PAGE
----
I've spent a lot of time talking about private equity in the past week as the major PE firms reported their most recent results. All of them reported fantastic results from their buyout funds. The combination of valuation and time was helping drive returns that are beating even this overheated equity market.
Last year, Brian Chingono of the University of Chicago and Dan Rasmussen of Verdad Fund Advisors released a paper titled "Leveraged Small Value Equities." They found that buying small companies that have some leverage on the balance sheets and trade at low valuation allows individual investors to replicate and even exceed private equity-type returns.
I ran a screen this morning that looked for companies trading at low EV/EBIT ratios with a debt to equity ratio of greater than 1. I only wanted to look at companies where the fundamentals were improving and the prospects were good, so I added a criteria that the company had to have a Piotroski F-score of 5 or greater. There were some interesting companies on the list that I think could provide returns like those enjoyed by the private equity funds and are worth considering by patient aggressive investors.
Shares of AEP Industries (AEPI) have recovered from the lows but still trade with an EV/EBIT ratio of just 7.6. This company makes flexible plastic packaging films that are used for industrial applications, wrapping cars and boats for transportation or storage, trash bags, retail lawn and leaf trash bags and a host of other uses. Business is pretty good and the company recently reported the highest adjusted EBITDA levels in company history.
Company officials pointed out there is a lot of resin capacity coming online over the next few years that will lower raw material costs and should drive higher profits for the company. That, combined with a slow and steady economic recovery, should allow AEP Industries to see higher earnings that result in a much higher stock price over time. AEPI has an F-score of 8, so the fundamentals are strong and prospects are improving for the company and the stock.
Commercial Vehicle Group (CVGI) has two businesses. The global truck and bus segment provides seats and seating systems for medium- and heavy-duty trucks. This division also makes things like armrests, map pocket compartments, carpets and sound-reducing insulations and instrument panels for the same market. The global construction and agriculture segment provides electronic wire harness assemblies that provide connection for electronics applications for commercial vehicles. This is a very private equity-like company, as business has been slow due to delayed orders and the company is restructuring to cut costs. The stock trades with an EV/EBIT ratio of 7.2 and an F-score of 6, which tells us the restructuring moves are helping drive fundamental improvements.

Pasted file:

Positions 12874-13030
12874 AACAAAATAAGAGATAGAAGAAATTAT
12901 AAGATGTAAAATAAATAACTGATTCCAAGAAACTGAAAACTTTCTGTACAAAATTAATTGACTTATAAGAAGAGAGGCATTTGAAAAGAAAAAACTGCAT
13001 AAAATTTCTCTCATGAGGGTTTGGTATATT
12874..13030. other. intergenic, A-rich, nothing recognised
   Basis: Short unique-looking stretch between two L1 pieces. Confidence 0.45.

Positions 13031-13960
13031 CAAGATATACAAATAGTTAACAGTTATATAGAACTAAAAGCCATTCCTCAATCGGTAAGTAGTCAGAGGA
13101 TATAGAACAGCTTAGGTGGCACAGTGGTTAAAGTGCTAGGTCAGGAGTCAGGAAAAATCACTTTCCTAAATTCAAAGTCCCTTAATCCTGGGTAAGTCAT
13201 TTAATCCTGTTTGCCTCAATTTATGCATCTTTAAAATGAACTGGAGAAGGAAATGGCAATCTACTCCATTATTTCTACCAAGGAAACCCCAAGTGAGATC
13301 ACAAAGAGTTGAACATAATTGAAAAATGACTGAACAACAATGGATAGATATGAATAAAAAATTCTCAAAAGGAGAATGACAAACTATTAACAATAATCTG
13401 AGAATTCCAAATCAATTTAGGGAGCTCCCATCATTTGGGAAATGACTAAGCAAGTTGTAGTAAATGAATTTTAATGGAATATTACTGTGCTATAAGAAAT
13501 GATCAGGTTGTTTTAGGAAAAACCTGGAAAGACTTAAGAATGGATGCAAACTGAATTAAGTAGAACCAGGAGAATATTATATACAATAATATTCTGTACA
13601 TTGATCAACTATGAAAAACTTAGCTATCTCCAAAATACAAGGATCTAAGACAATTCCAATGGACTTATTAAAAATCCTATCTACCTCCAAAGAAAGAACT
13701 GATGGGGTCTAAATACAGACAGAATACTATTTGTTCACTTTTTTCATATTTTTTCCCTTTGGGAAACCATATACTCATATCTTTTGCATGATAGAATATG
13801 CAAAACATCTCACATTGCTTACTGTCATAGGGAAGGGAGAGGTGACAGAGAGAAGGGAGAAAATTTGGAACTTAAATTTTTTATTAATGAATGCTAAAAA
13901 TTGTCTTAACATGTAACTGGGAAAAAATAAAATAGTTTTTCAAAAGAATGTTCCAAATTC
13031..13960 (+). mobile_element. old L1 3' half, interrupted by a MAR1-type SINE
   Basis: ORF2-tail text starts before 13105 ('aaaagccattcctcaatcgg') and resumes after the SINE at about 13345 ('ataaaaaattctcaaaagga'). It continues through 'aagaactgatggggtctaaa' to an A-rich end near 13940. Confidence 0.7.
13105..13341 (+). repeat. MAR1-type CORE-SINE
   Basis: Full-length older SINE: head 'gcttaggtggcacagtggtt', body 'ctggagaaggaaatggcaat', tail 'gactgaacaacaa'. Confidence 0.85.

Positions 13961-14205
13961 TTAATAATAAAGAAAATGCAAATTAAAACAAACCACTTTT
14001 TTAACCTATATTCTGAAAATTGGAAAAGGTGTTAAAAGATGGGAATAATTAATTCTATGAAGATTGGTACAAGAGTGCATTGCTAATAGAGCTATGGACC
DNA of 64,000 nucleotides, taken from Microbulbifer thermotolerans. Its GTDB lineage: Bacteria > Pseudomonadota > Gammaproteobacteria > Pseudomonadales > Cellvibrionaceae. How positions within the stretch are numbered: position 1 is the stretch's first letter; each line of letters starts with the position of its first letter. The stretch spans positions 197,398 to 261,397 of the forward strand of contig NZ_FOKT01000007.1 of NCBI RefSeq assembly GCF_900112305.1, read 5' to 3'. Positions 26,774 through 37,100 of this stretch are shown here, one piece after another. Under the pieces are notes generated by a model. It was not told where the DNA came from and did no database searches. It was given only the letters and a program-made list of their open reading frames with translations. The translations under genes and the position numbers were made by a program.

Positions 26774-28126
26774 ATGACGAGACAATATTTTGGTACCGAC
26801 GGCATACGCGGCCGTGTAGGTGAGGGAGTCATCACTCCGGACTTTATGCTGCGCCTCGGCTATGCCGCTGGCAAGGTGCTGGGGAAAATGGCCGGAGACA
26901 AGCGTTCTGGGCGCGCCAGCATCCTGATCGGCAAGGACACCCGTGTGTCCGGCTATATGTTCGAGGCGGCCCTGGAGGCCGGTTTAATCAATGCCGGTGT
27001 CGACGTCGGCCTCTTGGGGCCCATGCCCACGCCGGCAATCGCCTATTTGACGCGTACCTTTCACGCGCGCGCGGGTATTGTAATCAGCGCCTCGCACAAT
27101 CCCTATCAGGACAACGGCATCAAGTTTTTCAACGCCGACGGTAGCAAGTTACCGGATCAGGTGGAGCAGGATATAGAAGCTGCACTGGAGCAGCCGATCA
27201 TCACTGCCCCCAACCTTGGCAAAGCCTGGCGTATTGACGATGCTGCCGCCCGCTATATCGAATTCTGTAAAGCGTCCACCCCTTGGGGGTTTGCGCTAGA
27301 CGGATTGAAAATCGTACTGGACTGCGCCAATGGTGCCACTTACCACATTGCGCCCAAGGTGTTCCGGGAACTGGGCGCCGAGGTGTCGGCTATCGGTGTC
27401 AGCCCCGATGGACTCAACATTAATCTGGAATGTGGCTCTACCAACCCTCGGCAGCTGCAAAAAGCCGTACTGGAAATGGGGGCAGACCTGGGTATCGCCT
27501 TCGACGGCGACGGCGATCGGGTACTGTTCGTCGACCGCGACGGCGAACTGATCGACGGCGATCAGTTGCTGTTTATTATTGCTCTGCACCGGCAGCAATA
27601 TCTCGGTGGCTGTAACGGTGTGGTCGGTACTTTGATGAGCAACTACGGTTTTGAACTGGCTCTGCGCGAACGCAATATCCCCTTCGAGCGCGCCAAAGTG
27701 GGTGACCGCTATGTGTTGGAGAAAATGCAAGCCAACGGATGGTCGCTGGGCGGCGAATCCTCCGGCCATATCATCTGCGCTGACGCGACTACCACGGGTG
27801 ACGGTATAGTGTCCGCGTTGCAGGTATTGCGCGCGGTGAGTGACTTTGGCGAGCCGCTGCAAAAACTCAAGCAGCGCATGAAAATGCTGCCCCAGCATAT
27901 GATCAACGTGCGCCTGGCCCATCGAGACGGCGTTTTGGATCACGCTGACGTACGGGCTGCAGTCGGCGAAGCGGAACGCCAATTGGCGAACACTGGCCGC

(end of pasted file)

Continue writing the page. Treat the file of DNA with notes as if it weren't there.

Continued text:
My favorite company on the list is one that first popped on my radar screen when David Nierenberg of D3 Funds started buying the stock. He still owns over 500 shares of Malibu Boats (MBUU) and it will be interesting to see if he bought more during the selloff following an earnings miss in the second quarter. The company makes performance boats for waterskiing, wakeboarding and just bouncing over the water at high speed. Although the results were short of Wall Street expectations, CEO Jack Springer was pleased with the results, telling investors, "Through a disciplined operating strategy, we continue to execute at a high level, and perform well despite substantial international headwinds and an uncertain economic environment. This is the ninth consecutive quarter where we delivered our overall financial results that were in line or better than our internal forecast." A strong dollar has not helped Malibu Boats; most of the weakness has been from international markets while the U.S. market has performed very well. The company trades at an EV/EBIT ratio of 7.5 and has a Piotroski F-score of 5, so the fundamentals are solid.
My big caveat here is that the S&P 500 is up 6.6% in the past month and the Russell 2000 has jumped ahead by 10%. There is no rush to put money to work at these levels, and although all three stocks pass the screen, Malibu Boats is the only one I would be comfortable starting to buy at the current price. The other two should go onto your watch-and-wait list for an opportunity to buy at lower prices. Also keep in mind that we have a very long holding period in mind and looking to own these companies for five years or longer to capture returns measured in multiples, not percentages.